Embassy magazine reports that, “A comprehensive free trade agreement between Canada and the EU could lead to increased greenhouse gas emissions from the oil sands, changes to water management and consumption, and disruptions to First Nations’ way of life, according to a European Commission report.”
“The report, released at the end of August, is the first out of a three-part process of the Canada-EU trade sustainability impact assessment. It studies how the proposed Comprehensive Economic Trade Agreement will impact not only the traditional economic pillars, but also the non-trade ones, such as the social, environmental and development dimensions in the 27-member bloc and its trading partner, as well as relevant third countries.”
TAR SANDS: “The report raises the spectre of increased European investment in the oil sands despite concerns within the bloc about their environmental impact. ‘Where the CETA contributes to greater extraction and investment in the tar sands, it is likely that Canada’s emissions of greenhouse gases will increase,’ notes the report.”
WATER PRIVATIZATION: “It also touches on the controversial topic of public markets, especially water utilities, which may be opened through the agreement. ‘Canada-EU trade could allow deeper penetration of EU-based water utilities in Canada,’ the report states. ‘This could lead to changes in water management and water consumption. Public control and management of water resources is a sensitive issue in Canada and it is likely that despite potential environmental benefits, stakeholder concerns will focus on public ownership and the risk of higher cost of water and its impact on low-income families.'”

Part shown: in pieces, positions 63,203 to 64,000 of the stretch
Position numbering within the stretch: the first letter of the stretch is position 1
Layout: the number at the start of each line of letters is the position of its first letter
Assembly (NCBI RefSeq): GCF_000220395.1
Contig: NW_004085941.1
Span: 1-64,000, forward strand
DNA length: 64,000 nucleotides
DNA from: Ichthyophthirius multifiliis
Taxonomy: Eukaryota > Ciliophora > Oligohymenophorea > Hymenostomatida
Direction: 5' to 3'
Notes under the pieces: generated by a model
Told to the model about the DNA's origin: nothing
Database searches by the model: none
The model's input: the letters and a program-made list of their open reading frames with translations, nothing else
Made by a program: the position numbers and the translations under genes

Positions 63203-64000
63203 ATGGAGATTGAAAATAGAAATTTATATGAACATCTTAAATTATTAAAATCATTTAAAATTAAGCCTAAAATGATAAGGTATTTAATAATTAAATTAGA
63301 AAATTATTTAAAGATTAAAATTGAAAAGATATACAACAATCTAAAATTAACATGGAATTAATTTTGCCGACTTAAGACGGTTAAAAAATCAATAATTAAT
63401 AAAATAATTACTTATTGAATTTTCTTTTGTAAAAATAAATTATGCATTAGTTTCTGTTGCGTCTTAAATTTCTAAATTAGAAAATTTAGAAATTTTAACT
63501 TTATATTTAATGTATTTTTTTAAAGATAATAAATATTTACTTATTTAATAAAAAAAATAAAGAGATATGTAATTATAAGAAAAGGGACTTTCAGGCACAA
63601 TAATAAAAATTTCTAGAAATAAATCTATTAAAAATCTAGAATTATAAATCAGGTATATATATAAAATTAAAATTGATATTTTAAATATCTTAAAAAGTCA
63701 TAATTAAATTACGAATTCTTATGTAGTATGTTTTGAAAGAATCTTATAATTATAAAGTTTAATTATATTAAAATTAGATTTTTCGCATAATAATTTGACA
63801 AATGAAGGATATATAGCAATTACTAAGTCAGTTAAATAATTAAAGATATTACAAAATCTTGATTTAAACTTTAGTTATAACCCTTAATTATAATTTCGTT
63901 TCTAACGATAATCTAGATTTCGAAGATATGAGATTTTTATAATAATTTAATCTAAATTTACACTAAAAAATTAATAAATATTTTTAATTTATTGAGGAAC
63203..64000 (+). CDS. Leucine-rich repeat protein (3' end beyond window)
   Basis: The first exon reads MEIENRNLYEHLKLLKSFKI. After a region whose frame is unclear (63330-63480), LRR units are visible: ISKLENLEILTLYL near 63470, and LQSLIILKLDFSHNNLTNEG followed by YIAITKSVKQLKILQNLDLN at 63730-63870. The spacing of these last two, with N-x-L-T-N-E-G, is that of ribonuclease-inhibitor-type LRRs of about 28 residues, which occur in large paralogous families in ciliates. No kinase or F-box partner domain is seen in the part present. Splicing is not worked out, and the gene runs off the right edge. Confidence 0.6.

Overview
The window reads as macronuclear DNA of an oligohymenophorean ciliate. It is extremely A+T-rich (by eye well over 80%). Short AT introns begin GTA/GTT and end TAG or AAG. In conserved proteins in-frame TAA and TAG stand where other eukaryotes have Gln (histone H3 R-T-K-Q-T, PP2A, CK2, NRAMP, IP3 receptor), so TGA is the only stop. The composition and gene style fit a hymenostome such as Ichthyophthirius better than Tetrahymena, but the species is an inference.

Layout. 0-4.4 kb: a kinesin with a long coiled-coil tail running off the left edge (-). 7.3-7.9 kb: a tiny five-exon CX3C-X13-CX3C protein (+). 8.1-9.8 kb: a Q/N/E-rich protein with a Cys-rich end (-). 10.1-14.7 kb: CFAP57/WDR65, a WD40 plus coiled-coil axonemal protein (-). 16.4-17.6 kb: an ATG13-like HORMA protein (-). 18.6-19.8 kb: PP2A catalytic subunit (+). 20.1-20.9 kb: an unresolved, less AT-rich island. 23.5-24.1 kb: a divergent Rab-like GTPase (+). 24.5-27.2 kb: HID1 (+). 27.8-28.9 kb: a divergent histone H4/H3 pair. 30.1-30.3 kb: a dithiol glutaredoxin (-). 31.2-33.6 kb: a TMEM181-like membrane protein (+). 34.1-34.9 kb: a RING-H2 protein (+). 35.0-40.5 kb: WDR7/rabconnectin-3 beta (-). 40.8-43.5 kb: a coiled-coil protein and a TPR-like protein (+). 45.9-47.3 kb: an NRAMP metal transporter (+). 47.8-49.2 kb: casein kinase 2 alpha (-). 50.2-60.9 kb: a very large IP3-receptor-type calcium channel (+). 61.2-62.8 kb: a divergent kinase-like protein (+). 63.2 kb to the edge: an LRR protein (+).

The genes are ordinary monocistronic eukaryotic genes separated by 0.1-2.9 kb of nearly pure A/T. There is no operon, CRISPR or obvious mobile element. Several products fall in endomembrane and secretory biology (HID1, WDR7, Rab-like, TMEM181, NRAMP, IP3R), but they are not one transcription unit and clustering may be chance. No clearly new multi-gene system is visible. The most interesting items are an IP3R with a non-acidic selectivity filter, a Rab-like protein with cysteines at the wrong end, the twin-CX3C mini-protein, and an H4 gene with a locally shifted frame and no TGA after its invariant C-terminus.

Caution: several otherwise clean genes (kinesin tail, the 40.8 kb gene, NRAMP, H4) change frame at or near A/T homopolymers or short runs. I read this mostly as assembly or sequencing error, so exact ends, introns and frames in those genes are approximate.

“Stuart Trew, trade campaigner with the Council of Canadians, a civil society group that has been a vocal critic of the Canada-EU trade talks, said he is not sure how the impact assessment’s findings will affect the final deal. However, he said it is interesting that this initial report is already outlining some of the environmental and development impacts the pact might have. ‘When you have the European Union already recognizing that this is what trade agreements do,’ Mr. Trew said, ‘that’s quite remarkable and should have Canadians scratching their heads about the extent of the policy changes that the CETA will bring in Canada.’ But Mr. Trew said he is concerned that the assessment might not offer a deep enough picture. ‘I think that the environmental impact will be much higher than what [the impact assessment] will imply,’ he said.”
The fifth round of CETA negotiations are taking place in Ottawa the week of October 18 to 22. The Council of Canadians is planning a major demonstration against the proposed deal for Friday October 22 at 12 noon. More details to come.
The full article is at http://www.embassymag.ca/page/view/trade-09-29-2010.
For more on the Council of Canadians campaign against CETA, please go to http://canadians.org/CETA.